Chancellor Gerhard Schröder's appeal to the United Nations to grant the power of veto to any new permanent security council member could have done Berlin's bid more harm than good.
The structure of the UN Security Council could soon get a facelift
The chancellor joined forces with Japanese Prime Minister Junichiro Koizumi in calling on the council to reconsider current reform recommendations, under which any new permanent members would not receive the power of veto held by the existing five seat-holders, China, France, Great Britain, Russia and the United States.
But one UN diplomat said that Germany's chances two months ago were better than they are now, and that Berlin should play a little more carefully. Indeed it would seem that this latest demand has antagonized potential supporters of Schröder's bid for a permanent security council seat.
"We are against the veto for new members, but we recognize that in the current situation, it would be unrealistic to fight against the veto of the current permanent members," Peter Maurer, the new Swiss UN ambassador told German public broadcaster NDR.
A high-level panel appointed by UN Secretary General Kofi Annan has proposed two different models for reforming the council, one of which would clear the way for an additional six permanent members, but without the power of veto.
Banging the drum
Berlin and Tokyo have pledged to support one another
Germany and Japan have long argued that as major economic powers and contributors to the United Nations, they deserve permanent seats on the council, and ambassadors of Germany's great ambition have long been banging the drum in the international community. Germany, Japan, India and Brazil have already forged a four-way alliance, pledging their mutual backing for each others' candidatures.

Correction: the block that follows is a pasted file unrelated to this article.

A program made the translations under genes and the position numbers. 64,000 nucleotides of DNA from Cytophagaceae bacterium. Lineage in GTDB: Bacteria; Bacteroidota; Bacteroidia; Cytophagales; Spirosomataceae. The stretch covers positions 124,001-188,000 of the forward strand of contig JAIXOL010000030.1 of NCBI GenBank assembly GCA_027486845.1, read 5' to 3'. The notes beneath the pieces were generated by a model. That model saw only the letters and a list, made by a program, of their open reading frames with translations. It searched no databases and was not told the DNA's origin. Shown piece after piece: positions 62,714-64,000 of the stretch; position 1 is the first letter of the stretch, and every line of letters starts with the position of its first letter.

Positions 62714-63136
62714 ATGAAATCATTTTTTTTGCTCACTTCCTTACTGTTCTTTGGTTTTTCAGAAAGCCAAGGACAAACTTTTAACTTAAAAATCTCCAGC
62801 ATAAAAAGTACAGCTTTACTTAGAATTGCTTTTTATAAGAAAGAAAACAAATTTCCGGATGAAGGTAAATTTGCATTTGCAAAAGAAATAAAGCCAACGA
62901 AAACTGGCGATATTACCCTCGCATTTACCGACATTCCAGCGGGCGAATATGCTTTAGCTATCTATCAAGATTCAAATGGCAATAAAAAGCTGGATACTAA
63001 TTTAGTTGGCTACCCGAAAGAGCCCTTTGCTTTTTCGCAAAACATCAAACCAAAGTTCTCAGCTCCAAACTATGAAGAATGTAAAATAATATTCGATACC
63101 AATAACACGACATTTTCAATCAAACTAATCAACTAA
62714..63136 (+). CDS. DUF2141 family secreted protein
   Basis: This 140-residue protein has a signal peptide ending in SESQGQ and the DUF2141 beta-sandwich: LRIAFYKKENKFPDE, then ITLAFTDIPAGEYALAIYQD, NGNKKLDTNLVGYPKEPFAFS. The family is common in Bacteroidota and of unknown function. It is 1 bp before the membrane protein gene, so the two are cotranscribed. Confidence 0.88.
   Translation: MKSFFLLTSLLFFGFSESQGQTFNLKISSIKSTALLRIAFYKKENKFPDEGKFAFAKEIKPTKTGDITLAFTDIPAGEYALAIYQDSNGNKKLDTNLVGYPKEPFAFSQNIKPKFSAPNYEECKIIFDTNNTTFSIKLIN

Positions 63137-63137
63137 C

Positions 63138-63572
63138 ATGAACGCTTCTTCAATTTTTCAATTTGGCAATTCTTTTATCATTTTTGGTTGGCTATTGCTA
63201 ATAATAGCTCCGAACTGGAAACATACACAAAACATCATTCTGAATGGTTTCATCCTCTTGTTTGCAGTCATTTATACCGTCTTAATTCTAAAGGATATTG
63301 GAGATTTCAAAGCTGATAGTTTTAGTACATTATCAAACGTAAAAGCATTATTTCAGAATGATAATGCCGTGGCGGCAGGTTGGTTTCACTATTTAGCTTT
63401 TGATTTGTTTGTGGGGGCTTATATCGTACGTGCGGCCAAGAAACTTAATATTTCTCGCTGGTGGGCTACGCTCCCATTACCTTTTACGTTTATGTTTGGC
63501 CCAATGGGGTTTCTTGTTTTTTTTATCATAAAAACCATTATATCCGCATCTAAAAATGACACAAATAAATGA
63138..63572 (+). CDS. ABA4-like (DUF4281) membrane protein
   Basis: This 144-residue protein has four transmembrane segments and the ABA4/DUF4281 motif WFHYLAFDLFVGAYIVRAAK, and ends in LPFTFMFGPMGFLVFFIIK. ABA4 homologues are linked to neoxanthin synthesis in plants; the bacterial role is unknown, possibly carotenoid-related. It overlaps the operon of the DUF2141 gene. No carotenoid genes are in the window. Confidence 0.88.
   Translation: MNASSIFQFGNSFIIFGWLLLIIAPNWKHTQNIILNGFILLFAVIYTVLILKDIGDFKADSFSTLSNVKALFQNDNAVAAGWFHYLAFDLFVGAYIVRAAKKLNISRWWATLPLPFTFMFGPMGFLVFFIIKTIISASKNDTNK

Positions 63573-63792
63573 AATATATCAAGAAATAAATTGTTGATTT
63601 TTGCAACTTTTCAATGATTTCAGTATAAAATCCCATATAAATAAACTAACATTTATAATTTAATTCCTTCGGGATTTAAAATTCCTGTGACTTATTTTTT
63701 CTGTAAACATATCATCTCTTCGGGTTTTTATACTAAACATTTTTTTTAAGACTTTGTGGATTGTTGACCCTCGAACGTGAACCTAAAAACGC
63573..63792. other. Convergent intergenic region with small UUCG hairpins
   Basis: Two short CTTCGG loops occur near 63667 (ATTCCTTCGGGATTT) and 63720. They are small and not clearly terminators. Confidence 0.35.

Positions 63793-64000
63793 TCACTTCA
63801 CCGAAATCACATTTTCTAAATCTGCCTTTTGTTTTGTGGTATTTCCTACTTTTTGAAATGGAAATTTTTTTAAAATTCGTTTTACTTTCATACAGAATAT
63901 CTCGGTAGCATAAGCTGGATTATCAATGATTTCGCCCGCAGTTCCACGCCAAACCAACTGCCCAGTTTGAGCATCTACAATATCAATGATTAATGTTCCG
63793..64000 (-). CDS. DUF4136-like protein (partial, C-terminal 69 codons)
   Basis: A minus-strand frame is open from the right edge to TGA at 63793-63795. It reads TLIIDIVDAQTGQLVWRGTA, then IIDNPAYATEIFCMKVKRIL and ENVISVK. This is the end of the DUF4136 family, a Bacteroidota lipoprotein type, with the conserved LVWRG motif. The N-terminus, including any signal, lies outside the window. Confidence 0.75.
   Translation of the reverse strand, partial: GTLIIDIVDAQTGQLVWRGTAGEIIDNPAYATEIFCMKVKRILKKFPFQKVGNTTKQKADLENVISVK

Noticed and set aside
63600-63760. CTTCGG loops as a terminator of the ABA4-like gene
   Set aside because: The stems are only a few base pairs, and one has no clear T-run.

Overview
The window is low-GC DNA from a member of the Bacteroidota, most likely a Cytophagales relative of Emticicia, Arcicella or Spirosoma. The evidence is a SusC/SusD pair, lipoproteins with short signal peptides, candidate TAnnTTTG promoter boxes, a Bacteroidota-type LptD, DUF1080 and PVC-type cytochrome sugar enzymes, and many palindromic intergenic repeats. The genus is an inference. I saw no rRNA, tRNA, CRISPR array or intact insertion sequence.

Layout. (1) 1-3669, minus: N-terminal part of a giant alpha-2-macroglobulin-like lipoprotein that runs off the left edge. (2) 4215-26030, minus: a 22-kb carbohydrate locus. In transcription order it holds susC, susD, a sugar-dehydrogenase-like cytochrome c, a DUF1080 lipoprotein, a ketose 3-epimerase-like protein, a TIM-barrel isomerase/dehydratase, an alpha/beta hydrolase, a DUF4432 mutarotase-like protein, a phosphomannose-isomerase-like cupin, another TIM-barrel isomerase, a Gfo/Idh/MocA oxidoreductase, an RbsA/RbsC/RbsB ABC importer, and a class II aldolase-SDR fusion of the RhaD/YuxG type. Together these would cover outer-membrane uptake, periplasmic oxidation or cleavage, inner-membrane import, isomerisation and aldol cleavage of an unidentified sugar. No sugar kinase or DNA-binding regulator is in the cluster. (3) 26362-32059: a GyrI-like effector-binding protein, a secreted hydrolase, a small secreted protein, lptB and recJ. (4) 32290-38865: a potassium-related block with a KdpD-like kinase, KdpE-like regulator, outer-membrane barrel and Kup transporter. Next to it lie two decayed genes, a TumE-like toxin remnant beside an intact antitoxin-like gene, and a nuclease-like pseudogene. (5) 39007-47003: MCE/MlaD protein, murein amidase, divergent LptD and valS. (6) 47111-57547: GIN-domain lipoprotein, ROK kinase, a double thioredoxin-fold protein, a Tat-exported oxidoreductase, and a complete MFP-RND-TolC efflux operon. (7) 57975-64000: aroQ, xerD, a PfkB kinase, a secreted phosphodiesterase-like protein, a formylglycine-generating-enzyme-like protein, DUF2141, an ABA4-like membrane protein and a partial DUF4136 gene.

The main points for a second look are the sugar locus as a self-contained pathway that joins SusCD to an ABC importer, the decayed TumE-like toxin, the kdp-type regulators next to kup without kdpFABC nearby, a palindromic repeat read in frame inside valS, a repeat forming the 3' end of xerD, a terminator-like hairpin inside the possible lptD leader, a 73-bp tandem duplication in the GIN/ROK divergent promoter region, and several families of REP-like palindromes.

Speaking in Tokyo on Thursday at the end of a five-day Asian tour, Schröder assured Germany's support in Japan's bid for a permanent UN security council seat.
"A reformed Security Council needs to have new steady members and has to take into account the global importance of important states of the South, but this is also true for industrial countries which continue to secure world peace and international security in a major way," Schröder said.
No decision yet
But Washington has stressed that no decision can be made about the way forward until the panel's recommendations have been studied, and until there has been a full debate within the security council general assembly.
U.S. Secretary of State Colin Powell
"Until there is a judgment made that the Security Council should be expanded, we are not going to make any more statements about who should be eligible, who should be the members of the expanded Security Council," US Secretary of State Colin Powell said in statement in Brussels.
He added that many nations who, based on their size, economic or military power or their standing in their particular region of the world, could rightfully lay claim to a permanent seat.
In order for the reforms to go ahead, two-thirds of all United Nations states and 15 members of the security council have to vote in favor. Speaking in Tokyo, Schröder voiced his certainty that none of the permanent members would use their veto to prevent the reforms, and cited the strengthening of the UN as a key challenge in international politics.
"This is the most important task we have ahead of us at the moment," Schröder said. "Regional conflicts and international terrorism can only be tackled by a multilateral approach."